Lions are abundant throughout Maasailand; they are many as warthogs. However, they are as smart as people and can hide very well. The lion search ranges from 20 minutes to 10 hours. Usually lions do not charge people; instead a hunter must go after the lions. The Maasai warriors, in order to make the kill, must chase a lion from 5 to 30 kilometers. This chasing method is to force the lion to develop anger towards the hunter is a one of the few methods used by the Maasai warriors when hunting a lion. Another widely used method is to force a lion to move away from his kill. The lion does not like noise, for this reason the Maasai warriors use loud bells made of metal, purchased from traders, to disturb the lion. This method in turn makes a lion mad and will come after the hunter.

Masai Hunters 2

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Fighting a lion inside intensely vegetated area can be very dangerous, as he moves faster than a human being. Instead, the Maasai warriors fight them in the plain. This is the best decision to make and best place to be. The warrior’s idea for doing so is to give the lion a chance to fight with the hunter. Lion hunting is all about challenging another creature.

Pursuing the lion’s tail is different in the various Maasai sections. The process to get a lion tail is a challenging one because warriors must achieve the lion’s tail using physical power. Warriors must wrestle in order to get the tail. The strongest warrior is most likely to win this competition. In Irkisonko section, the first warrior to spear the lion receives the tail; there is no much competition involved other than to spear the lion first. There are no tools to build physical strength, e.g. body building, rifle, homework, lecture, specific food, drink, or institutions such as a gym, classroom, club, shield and machete. The lion hunting game is about personal assignment, goals and accomplishment. The game is based on your background, environment, and culture. Your age group, clan, and section grade the accomplishment.

The Maasai depend strictly on livestock (cow, sheep and goat) and do not eat game meat. Three products are used from the lion: the mane, tail and claws. The mane is beautifully beaded by women of the community and is given to the hunter. It is worn on the head and used by warriors during ceremonial occasions. The lion mane serves as a warrior’s costume and helps his fellow warriors, from other locations, identify the toughest warrior.

When a warrior graduates from warriorhood and becomes a junior elder, he must throw the lion mane away for hyenas and other creatures to eat. Before the warrior throws the lion mane away he must pay respect to the mane in the form of sacrifice. To do this, the warrior must slaughter a sheep for the purpose of this sacrifice and grease the mane using sheep oil mixed with ochre. This is done to avoid bad spirits, as the Maasai believe the mane has special spiritual attachment to the owner and cannot be thrown without showing respect. The mane is also used by warriors to make a mini leather skirt, worn over the shoulder. This skirt is also beaded by women of the community and worn only by the hunter on special occasions.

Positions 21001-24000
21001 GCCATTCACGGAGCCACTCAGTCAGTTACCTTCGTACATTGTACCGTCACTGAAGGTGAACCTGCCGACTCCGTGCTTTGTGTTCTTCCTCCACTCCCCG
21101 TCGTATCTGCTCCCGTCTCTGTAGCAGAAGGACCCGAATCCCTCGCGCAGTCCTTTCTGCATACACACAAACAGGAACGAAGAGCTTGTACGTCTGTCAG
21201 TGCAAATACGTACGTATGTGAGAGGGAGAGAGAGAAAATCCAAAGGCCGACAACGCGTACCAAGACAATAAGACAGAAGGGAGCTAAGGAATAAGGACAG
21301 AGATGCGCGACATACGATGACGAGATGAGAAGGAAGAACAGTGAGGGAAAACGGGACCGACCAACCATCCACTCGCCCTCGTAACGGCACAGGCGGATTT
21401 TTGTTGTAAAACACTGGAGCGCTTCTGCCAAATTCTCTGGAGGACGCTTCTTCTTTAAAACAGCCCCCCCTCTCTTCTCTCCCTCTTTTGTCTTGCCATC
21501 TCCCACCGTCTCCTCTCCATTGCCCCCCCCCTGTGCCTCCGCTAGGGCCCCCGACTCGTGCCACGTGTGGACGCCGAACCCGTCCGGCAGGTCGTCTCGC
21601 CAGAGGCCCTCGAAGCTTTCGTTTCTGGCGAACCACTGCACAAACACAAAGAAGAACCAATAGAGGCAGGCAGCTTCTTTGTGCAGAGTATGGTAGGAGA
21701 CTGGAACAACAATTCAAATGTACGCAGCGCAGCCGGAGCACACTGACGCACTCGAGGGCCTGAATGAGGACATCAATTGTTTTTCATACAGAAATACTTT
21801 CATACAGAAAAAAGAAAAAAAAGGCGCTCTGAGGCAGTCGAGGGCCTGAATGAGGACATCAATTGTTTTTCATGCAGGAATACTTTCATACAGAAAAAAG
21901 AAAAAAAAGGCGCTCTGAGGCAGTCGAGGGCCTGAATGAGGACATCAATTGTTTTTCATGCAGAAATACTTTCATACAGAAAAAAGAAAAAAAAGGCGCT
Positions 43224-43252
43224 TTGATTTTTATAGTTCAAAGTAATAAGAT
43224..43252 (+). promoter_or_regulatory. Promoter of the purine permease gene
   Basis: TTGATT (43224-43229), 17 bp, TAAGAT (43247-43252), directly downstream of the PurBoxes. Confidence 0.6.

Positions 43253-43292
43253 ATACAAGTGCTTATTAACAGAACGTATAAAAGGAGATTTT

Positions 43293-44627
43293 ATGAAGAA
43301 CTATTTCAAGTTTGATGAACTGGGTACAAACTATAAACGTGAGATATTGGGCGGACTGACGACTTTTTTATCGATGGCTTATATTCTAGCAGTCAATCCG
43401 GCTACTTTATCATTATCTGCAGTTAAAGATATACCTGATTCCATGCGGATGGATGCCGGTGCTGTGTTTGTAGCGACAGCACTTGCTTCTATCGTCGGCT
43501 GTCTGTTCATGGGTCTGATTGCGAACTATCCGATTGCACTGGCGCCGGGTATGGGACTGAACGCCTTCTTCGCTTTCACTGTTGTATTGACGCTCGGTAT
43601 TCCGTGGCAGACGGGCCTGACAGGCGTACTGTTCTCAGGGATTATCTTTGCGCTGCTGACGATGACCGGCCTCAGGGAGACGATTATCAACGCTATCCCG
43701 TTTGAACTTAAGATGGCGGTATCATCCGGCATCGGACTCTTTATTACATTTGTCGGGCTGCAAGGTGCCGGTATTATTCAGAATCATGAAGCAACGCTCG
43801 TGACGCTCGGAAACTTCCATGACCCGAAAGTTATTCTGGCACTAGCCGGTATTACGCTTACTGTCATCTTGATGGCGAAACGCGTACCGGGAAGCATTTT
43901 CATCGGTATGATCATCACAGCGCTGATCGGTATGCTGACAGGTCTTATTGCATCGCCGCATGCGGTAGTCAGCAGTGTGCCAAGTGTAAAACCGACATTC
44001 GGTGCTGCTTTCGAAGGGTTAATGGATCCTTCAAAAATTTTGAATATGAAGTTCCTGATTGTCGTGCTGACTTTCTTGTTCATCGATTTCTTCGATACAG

The lion tail is also beaded by women of the community and given to the hunter. Before the community women bead the lion’s tail, warriors must prepare it first. It is stretched on a stick, in order to dry and soften the leather, thus making the skin easy to bead. After beading the tail, is given to the hunter and he must wear it on ceremonial occasions. When the warriors graduates from warriorhood he throws away the tail, using the same process used in the mane. The lion tail is the most valuable product in the practice of lion hunting as tails are kept in the Manyatta (warrior’s camp) usually from ten to fifteen years.

In recent years Maasai elders began to oppose the practice of lion hunting as a result of external pressure from topocrats (politicians and Western conservationists). Topocrats pressured the elders by telling them that; “if warriors refuse to stop lion hunting, they will be gathered and punished in the form of government judicial system”, meaning government laws. (It is important to acknowledge that Kenya and Tanzania laws, of course, do not speak Maa language). As a result of threat from topocrats, the Maasai elders are no longer encouraging the warriors to hunt lions. Nowadays, they tell the warriors that “lion hunting is too risky both physically and politically- and warriors should stop the practice.”

The Maasai warriors refute this discouragement by saying, “The elders have forgotten that the warriors adopted the practice of lion hunting from them and they in turn adopted from their fore generations”